Information Technology

Information Technology   Reference library

Encyclopedia of Global Change

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Subject Reference
Current Version:
2005

...IT may transform economies globally. In doing so, they refer to decreased transaction costs thought to be brought about by IT. They also hearken to the assumption of perfect information that underlies claims of the economic efficiency of markets and the fact that decreases in the cost of information and improvements in its availability should lead to corresponding increases in economic efficiency. These supposed gains in efficiency are not certain and do not come without costs. Even though computer power and memory capacity have improved even more rapidly than...

Framework Convention On Climate Change

Framework Convention On Climate Change   Reference library

Encyclopedia of Global Change

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Subject Reference
Current Version:
2005

...emissions, which were advocated by, among others, the European Union and the Alliance of Small Island States (AOSIS), but opposed by the United States; and (2) financial assistance. On the latter issue, developing countries sought new and additional funds for their incre-mental costs of implementation, as well as the creation of a new financial mechanism, while developed countries wished to give more limited assistance, administered by the recently established Global Environment Facility (GEF). The final text of the FCCC reflects compromises on both issues....

Framework Convention on Climate Change

Framework Convention on Climate Change   Reference library

The Oxford Companion to Global Change

Reference type:
Subject Reference
Current Version:
2009

...greenhouse gas emissions (advocated by, among others, the European Union and the Alliance of Small Island States (AOSIS), but opposed by the United States), and financial assistance. On the latter issue, developing countries sought new and additional funds for their incremental costs of implementation, as well as the creation of a new financial mechanism, while developed countries wished to give more limited assistance, administered by the recently established Global Environment Facility ( GEF ). The final text of the FCCC reflects compromise on both...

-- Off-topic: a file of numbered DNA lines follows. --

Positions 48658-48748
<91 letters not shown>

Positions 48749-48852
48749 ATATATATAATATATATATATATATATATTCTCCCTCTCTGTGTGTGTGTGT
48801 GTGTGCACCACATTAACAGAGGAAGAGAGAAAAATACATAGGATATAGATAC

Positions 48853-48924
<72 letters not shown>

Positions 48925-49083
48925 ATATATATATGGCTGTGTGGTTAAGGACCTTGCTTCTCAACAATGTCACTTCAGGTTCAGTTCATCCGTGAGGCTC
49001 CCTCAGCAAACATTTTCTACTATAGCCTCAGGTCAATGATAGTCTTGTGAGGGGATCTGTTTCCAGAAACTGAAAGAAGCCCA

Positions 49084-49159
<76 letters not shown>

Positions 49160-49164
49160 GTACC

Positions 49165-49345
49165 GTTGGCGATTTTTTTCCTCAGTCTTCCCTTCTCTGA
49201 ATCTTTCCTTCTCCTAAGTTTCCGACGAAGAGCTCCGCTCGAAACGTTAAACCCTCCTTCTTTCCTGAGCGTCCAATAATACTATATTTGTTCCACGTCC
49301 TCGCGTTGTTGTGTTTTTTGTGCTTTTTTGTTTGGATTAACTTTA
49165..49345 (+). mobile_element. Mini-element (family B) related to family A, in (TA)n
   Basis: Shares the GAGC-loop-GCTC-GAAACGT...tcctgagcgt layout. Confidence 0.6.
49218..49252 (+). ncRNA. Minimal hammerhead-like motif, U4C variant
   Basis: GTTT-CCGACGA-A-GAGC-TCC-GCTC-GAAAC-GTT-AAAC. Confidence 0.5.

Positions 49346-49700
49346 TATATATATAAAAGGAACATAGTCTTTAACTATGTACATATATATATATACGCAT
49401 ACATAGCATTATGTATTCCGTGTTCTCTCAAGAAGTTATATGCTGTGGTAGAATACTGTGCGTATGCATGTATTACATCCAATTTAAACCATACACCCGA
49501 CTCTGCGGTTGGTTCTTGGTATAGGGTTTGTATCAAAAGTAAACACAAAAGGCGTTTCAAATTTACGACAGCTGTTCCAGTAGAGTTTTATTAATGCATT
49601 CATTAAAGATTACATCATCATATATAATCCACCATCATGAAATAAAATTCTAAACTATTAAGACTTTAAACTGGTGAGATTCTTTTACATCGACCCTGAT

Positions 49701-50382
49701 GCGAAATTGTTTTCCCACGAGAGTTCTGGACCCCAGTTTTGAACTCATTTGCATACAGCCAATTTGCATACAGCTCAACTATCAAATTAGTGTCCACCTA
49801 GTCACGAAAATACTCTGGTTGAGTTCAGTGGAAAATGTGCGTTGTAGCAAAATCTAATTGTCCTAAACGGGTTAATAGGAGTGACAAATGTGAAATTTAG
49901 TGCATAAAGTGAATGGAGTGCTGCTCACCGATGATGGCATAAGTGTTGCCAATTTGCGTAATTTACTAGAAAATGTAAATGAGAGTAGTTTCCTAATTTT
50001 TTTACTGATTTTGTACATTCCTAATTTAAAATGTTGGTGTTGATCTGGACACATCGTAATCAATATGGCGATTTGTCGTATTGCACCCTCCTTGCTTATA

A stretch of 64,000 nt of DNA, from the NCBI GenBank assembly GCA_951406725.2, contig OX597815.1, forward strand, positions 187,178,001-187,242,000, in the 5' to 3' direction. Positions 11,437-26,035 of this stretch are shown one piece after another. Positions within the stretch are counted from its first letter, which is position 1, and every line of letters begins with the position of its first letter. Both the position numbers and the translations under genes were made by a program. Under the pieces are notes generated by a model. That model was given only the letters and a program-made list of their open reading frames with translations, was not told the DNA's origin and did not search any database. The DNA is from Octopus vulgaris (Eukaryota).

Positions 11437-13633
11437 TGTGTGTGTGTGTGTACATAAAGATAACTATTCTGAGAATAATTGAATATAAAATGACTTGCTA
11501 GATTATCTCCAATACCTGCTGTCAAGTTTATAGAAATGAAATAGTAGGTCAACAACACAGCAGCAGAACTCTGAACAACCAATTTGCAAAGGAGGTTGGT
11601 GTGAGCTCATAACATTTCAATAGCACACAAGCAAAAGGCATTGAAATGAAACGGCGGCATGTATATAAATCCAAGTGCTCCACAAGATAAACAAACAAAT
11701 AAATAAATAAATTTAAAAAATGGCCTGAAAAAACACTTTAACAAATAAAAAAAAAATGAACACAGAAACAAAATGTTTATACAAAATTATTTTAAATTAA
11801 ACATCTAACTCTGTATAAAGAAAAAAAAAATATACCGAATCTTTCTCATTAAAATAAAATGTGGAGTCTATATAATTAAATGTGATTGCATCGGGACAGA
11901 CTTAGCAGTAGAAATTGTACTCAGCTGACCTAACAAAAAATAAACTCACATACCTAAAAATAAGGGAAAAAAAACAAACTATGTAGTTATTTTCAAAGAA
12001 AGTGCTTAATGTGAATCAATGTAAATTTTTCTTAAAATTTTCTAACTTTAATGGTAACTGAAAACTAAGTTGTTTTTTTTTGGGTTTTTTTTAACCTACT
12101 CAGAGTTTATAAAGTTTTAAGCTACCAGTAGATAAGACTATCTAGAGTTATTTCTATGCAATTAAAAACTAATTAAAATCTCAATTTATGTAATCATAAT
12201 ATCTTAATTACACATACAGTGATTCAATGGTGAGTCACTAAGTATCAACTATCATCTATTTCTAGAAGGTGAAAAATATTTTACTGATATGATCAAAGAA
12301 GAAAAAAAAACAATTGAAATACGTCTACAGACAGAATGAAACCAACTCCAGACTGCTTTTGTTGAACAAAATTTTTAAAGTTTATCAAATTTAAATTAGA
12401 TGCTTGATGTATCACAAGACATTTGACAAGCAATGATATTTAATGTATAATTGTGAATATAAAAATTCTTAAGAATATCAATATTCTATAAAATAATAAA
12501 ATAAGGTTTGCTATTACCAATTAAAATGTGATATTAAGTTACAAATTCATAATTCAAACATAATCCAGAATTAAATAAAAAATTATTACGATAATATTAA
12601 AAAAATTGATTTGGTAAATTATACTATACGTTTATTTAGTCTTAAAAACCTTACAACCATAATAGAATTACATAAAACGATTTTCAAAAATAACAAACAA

Erosion

Erosion   Reference library

Encyclopedia of Global Change

Reference type:
Subject Reference
Current Version:
2005
Subject:
Science and technology, Environmental Science, Social sciences, Environment
Length:
3,082 words
Illustration(s):
1

...silting of rivers, canals, and reservoirs, damage to roads and property as a result of burial by sediments, and pollution of water bodies through increased concentrations of sediment particles and transfer of chemicals, particularly phosphorus, adsorbed to the clays. The off-site costs of erosion are considerable, amounting to A2–4 per hectare in northwestern New South Wales. Over time, if no remedial measures are taken, accelerated soil erosion can lead to a self-perpetuating system in which the loss of soil fertility results in poorer vegetation cover, hence...

Erosion

Erosion   Reference library

The Oxford Companion to Global Change

Reference type:
Subject Reference
Current Version:
2009
Subject:
Science and technology, Environmental Science, Social sciences, Environment
Length:
2,952 words
Illustration(s):
1

...canals, and reservoirs, damage to roads and property from burial by sediments during muddy floods, and pollution of water bodies through increased concentrations of sediment particles and transfer of chemicals, particularly phosphorus, adsorbed on the clay particles. The overall costs of erosion, both on- and off-site, are considerable, amounting to U.S.$30–44 billion annually in the U.S. and £90 million annually in the U.K. Over time, if no remedial measures are taken, accelerated soil erosion can lead to a self-perpetuating system in which the loss of soil...

Ethanol

Ethanol   Reference library

The Oxford Companion to Global Change

Reference type:
Subject Reference
Current Version:
2009
Subject:
Science and technology, Environmental Science, Social sciences, Environment
Length:
3,032 words
Illustration(s):
2

...emerge from the heavily energy-dependent developed countries. This demand will likely be met by exports from the less developed tropical and subtropical countries, which tend to have more land available, climates capable of supporting more productive feedstocks, and lower labor costs, and therefore a comparative advantage in supply. Despite a $0.54/gallon import tariff, ethanol imports into the United States have increased dramatically since 2002 (Table 1), with more than 50% of supply coming from Brazil. Current and Future Ethanol Production Technologies...

Ecological value of Parks and Preserves

Ecological value of Parks and Preserves   Reference library

The Oxford Companion to Global Change

Reference type:
Subject Reference
Current Version:
2009

...of the OECD International Conference on Incentive Measures for the Conservation and Sustainable Use of Biological Diversity, Cairns, Australia, March 25 –28, 1996. Paris: OECD, 1997. Papers outlining methodologies for setting conservation priorities, estimating biodiversity costs and benefits, and providing information about experiences and concerns regarding the appropriate combination of incentives and strategies for supporting biodiversity incentives in non-OECD nations. Solbrig, O. T. , H. M. van Emdem , and P. G. W. J. van Oordt , eds. Biodiversity...